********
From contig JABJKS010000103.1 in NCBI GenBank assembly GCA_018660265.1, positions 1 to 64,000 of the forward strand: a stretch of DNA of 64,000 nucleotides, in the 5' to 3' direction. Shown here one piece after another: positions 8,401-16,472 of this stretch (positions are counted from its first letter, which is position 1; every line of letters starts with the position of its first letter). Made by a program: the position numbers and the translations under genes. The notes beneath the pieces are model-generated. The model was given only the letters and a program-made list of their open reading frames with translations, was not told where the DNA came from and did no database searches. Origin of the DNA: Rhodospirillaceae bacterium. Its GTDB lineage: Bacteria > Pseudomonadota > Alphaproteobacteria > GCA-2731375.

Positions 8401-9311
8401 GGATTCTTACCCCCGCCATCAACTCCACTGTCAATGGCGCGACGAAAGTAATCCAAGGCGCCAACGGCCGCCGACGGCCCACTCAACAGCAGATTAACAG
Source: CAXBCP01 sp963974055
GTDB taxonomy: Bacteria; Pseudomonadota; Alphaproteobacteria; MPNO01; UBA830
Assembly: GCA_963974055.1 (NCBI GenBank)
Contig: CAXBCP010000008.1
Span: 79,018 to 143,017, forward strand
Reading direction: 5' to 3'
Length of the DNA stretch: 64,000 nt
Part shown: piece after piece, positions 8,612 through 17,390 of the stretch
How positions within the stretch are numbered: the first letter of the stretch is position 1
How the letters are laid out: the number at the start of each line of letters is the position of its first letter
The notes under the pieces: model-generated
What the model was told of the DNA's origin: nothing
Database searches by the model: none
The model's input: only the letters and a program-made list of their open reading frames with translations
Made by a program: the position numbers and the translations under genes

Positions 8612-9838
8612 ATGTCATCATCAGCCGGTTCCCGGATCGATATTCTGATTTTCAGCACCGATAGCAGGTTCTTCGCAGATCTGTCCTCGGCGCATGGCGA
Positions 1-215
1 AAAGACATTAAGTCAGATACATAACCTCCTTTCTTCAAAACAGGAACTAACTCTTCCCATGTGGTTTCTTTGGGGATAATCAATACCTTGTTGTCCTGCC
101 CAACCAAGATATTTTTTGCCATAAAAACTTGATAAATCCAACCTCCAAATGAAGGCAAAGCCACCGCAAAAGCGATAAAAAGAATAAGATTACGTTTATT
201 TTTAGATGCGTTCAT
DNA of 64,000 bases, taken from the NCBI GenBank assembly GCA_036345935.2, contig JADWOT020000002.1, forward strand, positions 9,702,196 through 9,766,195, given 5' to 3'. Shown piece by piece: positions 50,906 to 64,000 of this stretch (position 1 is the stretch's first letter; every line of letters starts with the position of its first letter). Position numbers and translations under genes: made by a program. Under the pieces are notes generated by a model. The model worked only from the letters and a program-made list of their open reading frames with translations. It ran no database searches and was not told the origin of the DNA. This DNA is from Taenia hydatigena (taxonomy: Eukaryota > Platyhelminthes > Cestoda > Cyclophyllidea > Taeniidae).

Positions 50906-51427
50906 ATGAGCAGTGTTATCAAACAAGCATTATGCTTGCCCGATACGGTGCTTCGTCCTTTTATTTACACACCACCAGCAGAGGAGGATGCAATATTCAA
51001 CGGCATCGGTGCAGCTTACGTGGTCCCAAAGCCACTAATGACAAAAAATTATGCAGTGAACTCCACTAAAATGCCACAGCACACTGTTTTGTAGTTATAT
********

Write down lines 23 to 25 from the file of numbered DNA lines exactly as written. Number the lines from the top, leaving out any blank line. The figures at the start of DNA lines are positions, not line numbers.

101 CAACCAAGATATTTTTTGCCATAAAAACTTGATAAATCCAACCTCCAAATGAAGGCAAAGCCACCGCAAAAGCGATAAAAAGAATAAGATTACGTTTATT
201 TTTAGATGCGTTCAT
DNA of 64,000 bases, taken from the NCBI GenBank assembly GCA_036345935.2, contig JADWOT020000002.1, forward strand, positions 9,702,196 through 9,766,195, given 5' to 3'. Shown piece by piece: positions 50,906 to 64,000 of this stretch (position 1 is the stretch's first letter; every line of letters starts with the position of its first letter). Position numbers and translations under genes: made by a program. Under the pieces are notes generated by a model. The model worked only from the letters and a program-made list of their open reading frames with translations. It ran no database searches and was not told the origin of the DNA. This DNA is from Taenia hydatigena (taxonomy: Eukaryota > Platyhelminthes > Cestoda > Cyclophyllidea > Taeniidae).